Search for:

Gambling Addiction


Gambling involves wagering something of value on a random event in order to win something else of value. It is a form of risk-taking that has a prize as the reward, but it is important to note that this activity is not the same as gambling addiction. The difference is that a person addicted to gambling experiences symptoms of anxiety, depression, and guilt associated with their disorder.

While the majority of people who participate in gambling have a healthy relationship with it, there is a small group of individuals who become too serious about gambling and are unable to control their involvement or limit their losses. This group suffers from negative personal, family, and financial consequences as a result of their gambling activity.

The most common cause of gambling problems is the lack of self-control and the ability to think critically. In addition, some people are predisposed to addictive behavior because of genetics and environment. This makes them particularly vulnerable to developing gambling problems. The onset of problem gambling is usually during adulthood, and the condition can be difficult to treat.

According to the American Psychiatric Association, people with gambling disorders experience a variety of symptoms that can include: [6] Attempts to control or cut back on gambling have been unsuccessful (e.g., attempts to change gambling activities, stop gambling entirely, or reduce the frequency of gaming). Often gambles when feeling distressed (e.g., helpless, guilty, anxious, depressed); after losing money in gambling, returns another day in an attempt to get even (“chasing” one’s losses); lies to family members, therapists, or others to conceal the extent of involvement with gambling; jeopardized or lost a significant relationship, job, educational or career opportunity, or home due to gambling; and resorted to illegal acts (e.g., forgery, fraud, theft, embezzlement) in order to finance gambling.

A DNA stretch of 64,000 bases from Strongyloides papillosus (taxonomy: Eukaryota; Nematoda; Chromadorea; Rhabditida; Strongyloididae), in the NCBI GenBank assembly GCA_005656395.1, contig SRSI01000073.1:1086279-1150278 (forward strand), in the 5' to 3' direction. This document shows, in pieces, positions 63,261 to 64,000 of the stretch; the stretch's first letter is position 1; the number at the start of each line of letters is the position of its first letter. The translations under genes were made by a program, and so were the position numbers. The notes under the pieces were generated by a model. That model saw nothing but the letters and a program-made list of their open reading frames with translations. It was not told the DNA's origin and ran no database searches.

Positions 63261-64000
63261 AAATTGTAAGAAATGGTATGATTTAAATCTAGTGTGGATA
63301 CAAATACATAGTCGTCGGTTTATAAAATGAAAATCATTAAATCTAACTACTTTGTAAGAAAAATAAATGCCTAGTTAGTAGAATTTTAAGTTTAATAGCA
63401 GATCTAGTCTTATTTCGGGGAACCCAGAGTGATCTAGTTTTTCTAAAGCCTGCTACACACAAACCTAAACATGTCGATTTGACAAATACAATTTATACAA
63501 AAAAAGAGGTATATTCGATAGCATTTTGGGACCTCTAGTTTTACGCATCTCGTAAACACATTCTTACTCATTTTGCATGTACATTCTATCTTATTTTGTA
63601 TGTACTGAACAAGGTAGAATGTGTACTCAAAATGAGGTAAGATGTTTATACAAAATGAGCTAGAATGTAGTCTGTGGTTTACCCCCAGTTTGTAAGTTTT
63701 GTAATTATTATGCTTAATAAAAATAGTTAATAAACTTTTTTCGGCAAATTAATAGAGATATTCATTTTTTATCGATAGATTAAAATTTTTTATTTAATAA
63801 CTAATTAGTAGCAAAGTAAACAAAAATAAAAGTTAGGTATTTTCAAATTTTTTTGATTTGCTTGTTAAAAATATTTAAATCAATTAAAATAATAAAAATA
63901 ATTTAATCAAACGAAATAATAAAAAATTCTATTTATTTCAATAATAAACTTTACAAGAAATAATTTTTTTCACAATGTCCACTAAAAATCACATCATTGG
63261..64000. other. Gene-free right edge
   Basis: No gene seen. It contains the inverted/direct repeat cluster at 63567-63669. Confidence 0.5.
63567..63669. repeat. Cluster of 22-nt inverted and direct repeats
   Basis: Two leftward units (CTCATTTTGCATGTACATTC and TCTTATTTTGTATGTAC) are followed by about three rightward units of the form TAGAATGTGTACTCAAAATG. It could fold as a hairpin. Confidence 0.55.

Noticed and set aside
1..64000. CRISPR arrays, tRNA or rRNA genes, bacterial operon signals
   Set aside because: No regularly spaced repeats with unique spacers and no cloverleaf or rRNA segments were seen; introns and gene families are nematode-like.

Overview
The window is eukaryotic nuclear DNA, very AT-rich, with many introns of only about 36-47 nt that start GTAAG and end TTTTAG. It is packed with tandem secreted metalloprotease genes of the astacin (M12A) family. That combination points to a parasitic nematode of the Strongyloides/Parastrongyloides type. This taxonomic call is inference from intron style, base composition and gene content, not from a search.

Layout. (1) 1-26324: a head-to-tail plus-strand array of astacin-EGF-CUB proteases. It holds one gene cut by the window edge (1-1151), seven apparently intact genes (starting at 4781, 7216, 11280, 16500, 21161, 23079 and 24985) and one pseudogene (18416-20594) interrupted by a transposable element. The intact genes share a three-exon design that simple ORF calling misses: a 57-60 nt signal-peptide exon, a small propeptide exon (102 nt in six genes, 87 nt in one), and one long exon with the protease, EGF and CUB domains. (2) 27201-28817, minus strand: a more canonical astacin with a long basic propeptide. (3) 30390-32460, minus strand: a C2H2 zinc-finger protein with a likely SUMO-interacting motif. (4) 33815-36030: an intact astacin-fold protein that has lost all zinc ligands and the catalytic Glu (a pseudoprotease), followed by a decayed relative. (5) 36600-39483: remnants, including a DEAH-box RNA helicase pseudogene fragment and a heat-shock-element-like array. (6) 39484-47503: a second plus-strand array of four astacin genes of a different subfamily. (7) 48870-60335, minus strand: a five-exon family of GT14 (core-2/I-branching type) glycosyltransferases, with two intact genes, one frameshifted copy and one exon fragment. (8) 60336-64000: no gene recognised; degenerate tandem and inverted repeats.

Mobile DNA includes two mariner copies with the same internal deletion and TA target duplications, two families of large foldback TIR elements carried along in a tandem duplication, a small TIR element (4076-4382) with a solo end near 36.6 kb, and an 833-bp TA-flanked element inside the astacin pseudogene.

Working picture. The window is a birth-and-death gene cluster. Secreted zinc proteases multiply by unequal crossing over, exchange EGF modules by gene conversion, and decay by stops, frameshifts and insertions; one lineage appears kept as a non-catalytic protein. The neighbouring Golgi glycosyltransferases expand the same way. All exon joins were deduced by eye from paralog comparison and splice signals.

Managing the effects of problem gambling involves setting boundaries around credit cards and bank accounts, closing online betting sites, putting someone else in charge of finances, and only taking out cash for gambling. It is also helpful to reach out for support and to know that you are not alone; many families deal with this issue.

Although there is growing concern about the social and economic impacts of gambling, there has been very little research addressing the topic. Most studies focus on costs at the personal and interpersonal levels, and a few address community/society level effects, but much more is needed to understand the impact of gambling in both positive and negative ways. This knowledge can be used to formulate public policy on gambling. A public health approach can provide a more balanced evidence base to inform decision making regarding gambling. However, a theoretical model for conducting gambling impact studies is lacking. This is critical to forming an evidence base for this complex and widespread issue. The development of such a model will be an ongoing challenge. It will require a combination of theory and practice, as well as an integrated research framework.